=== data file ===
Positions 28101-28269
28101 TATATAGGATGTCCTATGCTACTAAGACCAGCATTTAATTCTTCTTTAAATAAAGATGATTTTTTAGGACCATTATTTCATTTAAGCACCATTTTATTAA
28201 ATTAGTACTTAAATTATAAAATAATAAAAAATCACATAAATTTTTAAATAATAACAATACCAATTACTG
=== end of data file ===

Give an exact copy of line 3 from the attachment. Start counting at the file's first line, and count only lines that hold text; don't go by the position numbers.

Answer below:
28201 ATTAGTACTTAAATTATAAAATAATAAAAAATCACATAAATTTTTAAATAATAACAATACCAATTACTG